As a kid, I remember being obsessed with Spot the Difference games, published in the cartoon section of the Sunday newspaper. Yes, I was already pretty detail obsessed as a kid, and it helped develop eagle eyes which serve me well in my current career.
Today, I created my own version of Spot the Difference for you to enjoy. Below are three images: a raw straight-out-of-camera image, a proofing image and a final artprint. Subtle and not-so-subtle differences can be found in all three images, but on first glance – they may not be so discernible.
For me, less is more. I’m a photographer, and Photoshop is merely a tool in my arsenal.
I had long been wanting to write a post on Photoshop and my personal philosophy about it. One drunken evening, I remember debating with fellow photographers over the question, “If Ansel Adams had photoshop during his time, would be use it?” My answer? Hell YES. If you have access to an extra tool to improve something, why wouldn’t you use it? My pet peeve lies with photographers who rely on Photoshop for everything, including “fixing” a bad image. No clouds today? Let’s drop in a pretty sky later! No sun in sight? Easy! I’ll add in a sunflare in post. There’s a photoshop solution for every bad photography situation possible. UGH, UGH. UGH. Definitely not my style.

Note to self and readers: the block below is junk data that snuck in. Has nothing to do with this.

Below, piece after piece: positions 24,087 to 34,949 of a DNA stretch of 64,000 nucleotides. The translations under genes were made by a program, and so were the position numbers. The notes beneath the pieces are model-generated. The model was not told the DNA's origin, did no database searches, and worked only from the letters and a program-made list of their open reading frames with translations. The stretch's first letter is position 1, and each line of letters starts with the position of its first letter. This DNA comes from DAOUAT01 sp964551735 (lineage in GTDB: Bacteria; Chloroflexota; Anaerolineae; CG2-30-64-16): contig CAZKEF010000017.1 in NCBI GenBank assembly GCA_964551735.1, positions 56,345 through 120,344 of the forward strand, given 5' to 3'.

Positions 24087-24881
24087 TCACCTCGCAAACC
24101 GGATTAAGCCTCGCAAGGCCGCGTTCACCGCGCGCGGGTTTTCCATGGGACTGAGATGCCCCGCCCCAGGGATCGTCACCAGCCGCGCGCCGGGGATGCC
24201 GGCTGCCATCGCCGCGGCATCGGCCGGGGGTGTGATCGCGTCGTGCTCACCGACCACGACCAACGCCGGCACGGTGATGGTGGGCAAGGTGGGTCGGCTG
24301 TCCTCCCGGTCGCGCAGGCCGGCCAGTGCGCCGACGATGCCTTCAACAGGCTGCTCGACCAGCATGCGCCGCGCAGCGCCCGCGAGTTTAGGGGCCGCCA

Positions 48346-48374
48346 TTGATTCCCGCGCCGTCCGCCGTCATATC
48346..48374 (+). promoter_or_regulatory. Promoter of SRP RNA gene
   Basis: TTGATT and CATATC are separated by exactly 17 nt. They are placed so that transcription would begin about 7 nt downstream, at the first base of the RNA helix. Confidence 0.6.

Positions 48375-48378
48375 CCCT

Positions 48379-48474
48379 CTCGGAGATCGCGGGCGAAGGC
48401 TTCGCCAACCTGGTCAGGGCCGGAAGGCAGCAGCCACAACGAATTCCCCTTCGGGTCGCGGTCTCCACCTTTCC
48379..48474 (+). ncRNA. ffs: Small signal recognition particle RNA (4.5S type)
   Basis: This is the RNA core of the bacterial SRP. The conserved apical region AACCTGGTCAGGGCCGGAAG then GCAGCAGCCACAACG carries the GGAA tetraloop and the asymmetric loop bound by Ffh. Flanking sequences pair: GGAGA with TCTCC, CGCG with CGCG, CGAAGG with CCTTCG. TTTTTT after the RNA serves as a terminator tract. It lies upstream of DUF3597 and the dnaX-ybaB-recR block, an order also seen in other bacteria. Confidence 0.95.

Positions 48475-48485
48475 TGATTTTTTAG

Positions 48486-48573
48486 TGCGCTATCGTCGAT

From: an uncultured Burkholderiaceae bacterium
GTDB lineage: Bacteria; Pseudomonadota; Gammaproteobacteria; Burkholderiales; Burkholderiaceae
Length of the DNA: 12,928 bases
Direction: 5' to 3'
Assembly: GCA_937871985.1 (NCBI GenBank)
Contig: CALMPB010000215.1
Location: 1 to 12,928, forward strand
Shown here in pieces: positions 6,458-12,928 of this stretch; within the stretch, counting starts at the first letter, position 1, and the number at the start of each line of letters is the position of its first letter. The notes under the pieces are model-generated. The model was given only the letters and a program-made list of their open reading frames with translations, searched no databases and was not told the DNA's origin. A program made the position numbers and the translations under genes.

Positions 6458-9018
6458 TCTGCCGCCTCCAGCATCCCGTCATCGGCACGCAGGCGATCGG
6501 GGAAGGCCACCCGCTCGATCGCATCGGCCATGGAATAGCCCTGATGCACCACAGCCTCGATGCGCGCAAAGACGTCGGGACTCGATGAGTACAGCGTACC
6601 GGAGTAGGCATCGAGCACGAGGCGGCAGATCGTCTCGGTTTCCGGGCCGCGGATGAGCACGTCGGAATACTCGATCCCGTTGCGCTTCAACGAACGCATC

For me, a bad image is a bad image. Throw those away. But yes, in a pinch – Photoshop can do wonders and enhance what’s already there. My personal goal to get as close to a final image right in capture. But sometimes working with lighting limitations, and venue restrictions, I find Photoshop to be heavensent, transforming an ok photo into something truly wonderful.
Here’s my personal post-production recipe :
Ingredients: a raw image, Photoshop CS6, coffee.
a) straighten horizons and crop image.
b) adjust exposure, contrast and color balance to taste. Refer to histogram. (Stop here, for proofing image.)
c) remove distracting elements in background. Exit signs, light switches, photobombing relatives and pedestrians.
d) burn and dodge details.
e) enhance facial images, smoothen complexion as needed. Liquify, very sparingly, unless you work in the fashion industry.
f) add my top secret recipe textures for final print output.
Serve up and enjoy! (If you are not happy with the output, convert to BLACK and WHITE and call it art. KIDDING.)
Have a great weekend everybody!
P.S. If you are interested in the answers – turn your computer monitor upside down to see the answer key. Nah! Write them down in the comment box below and I’ll post the answers next week.
Raw Straight out of Camera Image
Final Edited Art Image